Onigiri (or omusubi, depending on where you're from) are seasoned rice balls that are a ubiquitous snack all over Japan. Heck, even 7-11 has a case full of 'em. Yakionigiri is the same thing grilled with a brush of soy sauce. This variant is one I've never seen before, and honestly, I wasn't convinced that it works. Bacon wrapped around a ball of rice topped with a few different sauces (we went with the spicy mayonnaise) sounds great, but really it tasted mostly of greasy rice.


    Another newcomer, this guy is essentially a savory crepe wrapped around a set of chopsticks. A thin batter is poured over a hot cast-iron griddle then topped with beni-shoga, scallions, and sweet corn. After rolling, it gets topped with the requisite mayonnaise and barbecue sauce, along with a pinch of shredded seaweed. Strangely delicious and easy to eat.


    A close cousin to okonomiyaki (cabbage pancakes), monjayaki is made with a much looser batter. At sit-down monjayaki restaurants, you'll find a huge variety of toppings ranging from pork belly to kimchi, but here the pancakes get topped with shredded cabbage, corn, scallions, beni-shoga, and pork before being flipped and cooked down into a delicious mess dressed with—say it with me now—sweet barbecue sauce and Kewpie mayonnaise.

    Grilled Corn

    I was surprised by how not-great the corn in Japan is, given that it has hands down the best produce I've had anywhere in the world (it makes sense, considering a single melon can go for upwards of $175!). A little mealy and not quite as sweet as the best stuff, it's nonetheless tasty when dipped in soy-sauce and charred over hot coals. Tasty enough that I'd try the method at my next barbecue (using better corn, that is).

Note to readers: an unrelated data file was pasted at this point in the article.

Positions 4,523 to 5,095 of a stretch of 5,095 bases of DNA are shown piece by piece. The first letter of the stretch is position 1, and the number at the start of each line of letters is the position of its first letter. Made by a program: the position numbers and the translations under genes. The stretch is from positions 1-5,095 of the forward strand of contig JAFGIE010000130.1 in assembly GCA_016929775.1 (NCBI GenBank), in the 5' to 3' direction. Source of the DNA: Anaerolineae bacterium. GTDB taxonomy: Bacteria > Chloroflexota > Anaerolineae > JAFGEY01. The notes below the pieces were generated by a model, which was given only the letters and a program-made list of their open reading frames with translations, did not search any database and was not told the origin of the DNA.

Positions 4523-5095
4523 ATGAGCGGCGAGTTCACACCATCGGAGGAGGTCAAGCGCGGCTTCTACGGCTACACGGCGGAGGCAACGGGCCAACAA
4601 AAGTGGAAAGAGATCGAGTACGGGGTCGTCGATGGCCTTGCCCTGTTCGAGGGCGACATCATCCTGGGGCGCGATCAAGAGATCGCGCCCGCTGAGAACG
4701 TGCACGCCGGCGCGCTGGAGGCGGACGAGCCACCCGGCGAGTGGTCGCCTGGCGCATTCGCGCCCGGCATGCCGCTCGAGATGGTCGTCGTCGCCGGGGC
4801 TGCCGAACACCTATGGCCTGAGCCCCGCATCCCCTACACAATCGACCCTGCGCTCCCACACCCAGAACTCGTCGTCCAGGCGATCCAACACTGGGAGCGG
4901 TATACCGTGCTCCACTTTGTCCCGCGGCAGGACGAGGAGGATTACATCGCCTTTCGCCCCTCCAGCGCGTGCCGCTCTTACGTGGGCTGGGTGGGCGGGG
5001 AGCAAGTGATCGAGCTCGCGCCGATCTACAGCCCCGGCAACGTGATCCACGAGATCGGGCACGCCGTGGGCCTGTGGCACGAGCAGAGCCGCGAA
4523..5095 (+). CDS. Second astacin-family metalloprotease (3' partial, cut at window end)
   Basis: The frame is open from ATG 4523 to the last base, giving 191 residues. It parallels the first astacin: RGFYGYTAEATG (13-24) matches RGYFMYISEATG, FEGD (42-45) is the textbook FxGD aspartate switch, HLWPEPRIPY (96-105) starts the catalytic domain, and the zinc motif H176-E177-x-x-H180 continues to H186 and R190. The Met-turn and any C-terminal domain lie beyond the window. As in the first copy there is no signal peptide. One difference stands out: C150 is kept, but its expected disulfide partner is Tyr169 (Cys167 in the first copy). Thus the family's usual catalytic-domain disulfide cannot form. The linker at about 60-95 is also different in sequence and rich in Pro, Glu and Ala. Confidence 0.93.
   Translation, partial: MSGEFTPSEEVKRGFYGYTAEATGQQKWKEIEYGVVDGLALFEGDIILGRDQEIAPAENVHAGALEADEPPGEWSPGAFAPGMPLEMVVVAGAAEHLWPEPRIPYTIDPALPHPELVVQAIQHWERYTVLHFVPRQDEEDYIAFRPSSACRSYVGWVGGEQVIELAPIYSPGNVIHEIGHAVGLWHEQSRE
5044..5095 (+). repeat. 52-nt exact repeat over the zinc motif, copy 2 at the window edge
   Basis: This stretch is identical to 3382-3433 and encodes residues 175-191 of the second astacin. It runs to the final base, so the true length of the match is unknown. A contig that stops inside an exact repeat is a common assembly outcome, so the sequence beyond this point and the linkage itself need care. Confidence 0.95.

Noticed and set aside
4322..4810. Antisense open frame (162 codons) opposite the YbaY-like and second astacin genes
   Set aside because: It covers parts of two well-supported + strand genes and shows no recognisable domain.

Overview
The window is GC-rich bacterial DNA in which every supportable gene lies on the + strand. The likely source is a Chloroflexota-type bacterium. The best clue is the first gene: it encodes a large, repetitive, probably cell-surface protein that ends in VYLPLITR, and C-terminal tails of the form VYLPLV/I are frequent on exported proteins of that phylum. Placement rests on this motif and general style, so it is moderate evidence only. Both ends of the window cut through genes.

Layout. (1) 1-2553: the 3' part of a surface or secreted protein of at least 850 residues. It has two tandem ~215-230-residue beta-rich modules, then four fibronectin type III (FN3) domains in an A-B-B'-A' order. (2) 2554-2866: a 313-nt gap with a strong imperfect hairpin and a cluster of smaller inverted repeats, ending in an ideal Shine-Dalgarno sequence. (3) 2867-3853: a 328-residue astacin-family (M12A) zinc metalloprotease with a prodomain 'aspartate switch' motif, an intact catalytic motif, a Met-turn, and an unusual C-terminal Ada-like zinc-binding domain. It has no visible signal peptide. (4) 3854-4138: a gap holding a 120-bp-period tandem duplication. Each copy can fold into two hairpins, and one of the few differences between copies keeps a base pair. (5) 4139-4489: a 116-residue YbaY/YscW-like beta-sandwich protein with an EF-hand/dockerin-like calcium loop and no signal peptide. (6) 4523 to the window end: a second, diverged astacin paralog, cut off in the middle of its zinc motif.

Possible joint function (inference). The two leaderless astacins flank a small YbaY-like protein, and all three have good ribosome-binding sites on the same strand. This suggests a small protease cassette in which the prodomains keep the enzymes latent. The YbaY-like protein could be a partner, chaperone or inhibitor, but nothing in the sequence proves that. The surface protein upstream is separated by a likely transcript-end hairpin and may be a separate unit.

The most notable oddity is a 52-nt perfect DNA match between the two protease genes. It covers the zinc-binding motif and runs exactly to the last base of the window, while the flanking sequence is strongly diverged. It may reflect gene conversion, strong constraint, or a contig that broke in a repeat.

My wife loves chicken in all its forms, and she was a big fan of kara-age as well (at least, I believe she was—the muffled sounds coming from her full mouth sounded like happy muffled sounds). It's made by brining chicken thighs in a seasoned mix of soy sauce flavored with ginger and sake before being dredged in corn starch and deep fried. Juicy and salty, it's near-perfect street food.

    Grilled Smelts

    This is one for Chichi: smelts, stuck on a skewer and grilled bones, guts, and all. For me, I can deal with whole fried small fish, but when they get this size (about 8-inches long) and are merely grilled, I find the bones unpalatable. People appreciate the crunchy texture of the spine. I appreciate when those people stay away from me.

    Grilled Pork Belly

    Another newcomer to the field, this pork belly is bound to get wrapped in a thin egg omelet before being sauced with—you guessed it—sweet barbecue sauce and Kewpie mayonnaise. If you're extra lucky, you might find a stand or two selling the same belly brushed alternated with scallion segments and brushed with a sweet soy-based glaze. Do not pass this up.

    Grilled Squid

    Perhaps the most difficult snack for foreigners, this is simply grilled squid (your choice of head or tentacles), brushed with a soy-based glaze. It's chewy and fishy, but some people love it.

    Japanese Sweet Potato

    My mother's other favorite snack, yaki-imo is Japanese sweet potato simply baked in a hardwood-burning oven. The potatoes are sweeter and drier than their Western counterparts and have a clean, fluffy texture. I particularly like the crunchy, smoky skin. Sweet potatoes are available in white and deep purple-flleshed varieties.